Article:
Recently I was asked by Stefanie Zorub Montanha from São Paulo to do an interview for a Brazilian magazine about art and creativity. Following is the interview, to be published sometime soon:
I read in your website that you have very sensitive skin and the scratches last about 30 minutes. When did you figure out you could use your condition to make art and draw on it?
It started when I was in graduate school working on my MFA. I was photographing some kelp that I had brought home from Golden Gardens (a beach in the Pacific Northwest), when I decided to make some doodles on my legs. They were just small dots, but I noticed they sort of matched the texture of the seaweed, so I photographed my legs too. Not really expecting anyone to find that very interesting, I just had the photographs sitting on the desk in my studio. One of my professors and some of my peers saw the images and loved them! It was so surprising to me that an annoying skin condition could be interesting to others. Needless to say, I pursued photographing my skin with the support of people at the school (University of Washington, Seattle).
Do you consider yourself to be an innovative artist?
I consider myself to be playful and open-minded, so if that makes me innovative, then yes. I think it’s important to allow chance and intuition to play a large part in one’s process. Sometimes it’s the unintentional that can pleasantly surprise you.
Do you think innovation is necessary and/or important in art?
No. But as I said, being open-minded and open to chance is important, and that can sometimes lead you to an innovation. As long as you’re coming from a place that feels very relevant and important to your unique experience, then innovation can naturally follow. Trying too hard to be innovative might actually prevent you from making something meaningful.
Other than your skin, have you used other materials or supports to make art?
I’ve been making photographs for years, and they often end up having to do with the body–whether I’m photographing skin, body parts, or organic matter resembling parts of a body. I also make wallpaper and temporary tattoos inspired by skin, and use materials that showcase or remind me of skin, like mirrors and shellac.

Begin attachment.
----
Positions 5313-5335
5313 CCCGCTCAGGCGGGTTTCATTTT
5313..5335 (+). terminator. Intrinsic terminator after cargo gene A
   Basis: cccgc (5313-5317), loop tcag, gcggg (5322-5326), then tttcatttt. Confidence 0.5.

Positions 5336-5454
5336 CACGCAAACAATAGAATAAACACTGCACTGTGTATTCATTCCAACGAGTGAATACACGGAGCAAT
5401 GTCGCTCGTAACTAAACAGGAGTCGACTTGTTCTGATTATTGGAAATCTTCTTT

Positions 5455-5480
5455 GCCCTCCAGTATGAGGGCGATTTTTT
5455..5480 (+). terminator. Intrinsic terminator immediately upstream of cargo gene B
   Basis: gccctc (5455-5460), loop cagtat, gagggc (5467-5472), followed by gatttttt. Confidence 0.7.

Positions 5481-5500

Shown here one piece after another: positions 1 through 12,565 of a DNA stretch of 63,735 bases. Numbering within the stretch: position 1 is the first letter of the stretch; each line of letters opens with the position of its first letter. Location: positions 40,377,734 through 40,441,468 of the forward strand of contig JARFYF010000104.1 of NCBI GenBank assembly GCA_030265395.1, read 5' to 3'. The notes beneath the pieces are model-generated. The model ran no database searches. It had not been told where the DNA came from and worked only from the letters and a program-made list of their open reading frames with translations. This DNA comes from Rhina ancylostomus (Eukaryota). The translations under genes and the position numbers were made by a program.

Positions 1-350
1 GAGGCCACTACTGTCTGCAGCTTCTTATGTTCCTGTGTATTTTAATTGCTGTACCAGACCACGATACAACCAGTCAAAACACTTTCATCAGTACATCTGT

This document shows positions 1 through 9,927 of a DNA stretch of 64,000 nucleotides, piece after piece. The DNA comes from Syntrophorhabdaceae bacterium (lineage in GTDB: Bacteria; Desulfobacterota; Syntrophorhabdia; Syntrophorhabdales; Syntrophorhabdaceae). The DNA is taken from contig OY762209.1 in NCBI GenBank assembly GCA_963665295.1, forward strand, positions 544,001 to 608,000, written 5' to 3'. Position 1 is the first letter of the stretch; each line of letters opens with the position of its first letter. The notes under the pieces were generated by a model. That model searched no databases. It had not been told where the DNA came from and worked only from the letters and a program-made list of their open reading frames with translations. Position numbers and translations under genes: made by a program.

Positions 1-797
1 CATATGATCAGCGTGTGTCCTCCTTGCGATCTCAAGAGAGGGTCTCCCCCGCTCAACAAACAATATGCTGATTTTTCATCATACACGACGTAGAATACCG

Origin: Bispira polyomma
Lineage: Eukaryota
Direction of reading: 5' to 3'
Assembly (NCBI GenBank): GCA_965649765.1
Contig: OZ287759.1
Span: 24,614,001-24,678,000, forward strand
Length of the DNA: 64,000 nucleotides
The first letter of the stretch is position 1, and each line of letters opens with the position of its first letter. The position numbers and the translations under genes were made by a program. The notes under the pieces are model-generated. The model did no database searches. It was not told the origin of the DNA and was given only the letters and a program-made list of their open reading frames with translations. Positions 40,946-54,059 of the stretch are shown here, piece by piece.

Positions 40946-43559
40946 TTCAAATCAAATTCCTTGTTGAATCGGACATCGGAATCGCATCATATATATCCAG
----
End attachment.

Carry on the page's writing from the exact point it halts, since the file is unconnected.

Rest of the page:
Do you try to pass on any messages to society with your work?
Everyone has something embarrassing about his or her body, whether it’s skin, hair, teeth, size, etc. Rather than being ashamed of a bodily quirk, we should be proud! We each have uniqueness and can find inspiration in that–be comfortable in your own skin. And specifically, I think dermatographia is cool.
Where does your inspiration come from? Is there another artist you admire?
I admire artists who incorporate their body into their work, because that is how we experience life–through our bodies. This is where my inspiration comes from. Also, day to day things like clothing, facial expressions, reading, patterns, and decoration.
Have you ever hit an “artistic block” and ran out of ideas?
Sometimes I struggle in the studio and feel sort of lost, like I don’t know what I’m doing. But I always have ideas! I just don’t always know how they should manifest.
If yes, what was the solution?
Keep working, writing, playing, reading, and eventually things will start to happen. I think the worst thing we can do is just give up. Even if all I’m doing in the studio is cleaning, at least I’m there and placing myself in a creative space. I also like to write in the studio–free association, stream of consciousness, whatever comes to mind. Many ideas come to me this way. Plus I’m always reading to find new bits of inspiration.
To upcoming artists, do you have any advice?
Don’t try to become the next big thing, just do big things for yourself and share them with others. When we work from the heart with no expectation then our true selves come through.
About creativity: do you consider that people are born with creative minds or that’s something you learn to be along your life experience?
Creativity is something that requires time and energy. As I said before, we need to write, play, read, research, experience, and keep ourselves educated. Some people are naturally gifted at certain things, but everyone needs to work to nurture creativity.
Today, we see people creating almost everything there is to create. How can one innovate in this scenario?
I say give up the desire to make something brand new that’s never been done before, and just focus your energy on your own experience, using subjects and materials that inspire you.
Above image: ooooo, c-print, 16 x 20″, 2005 from Skin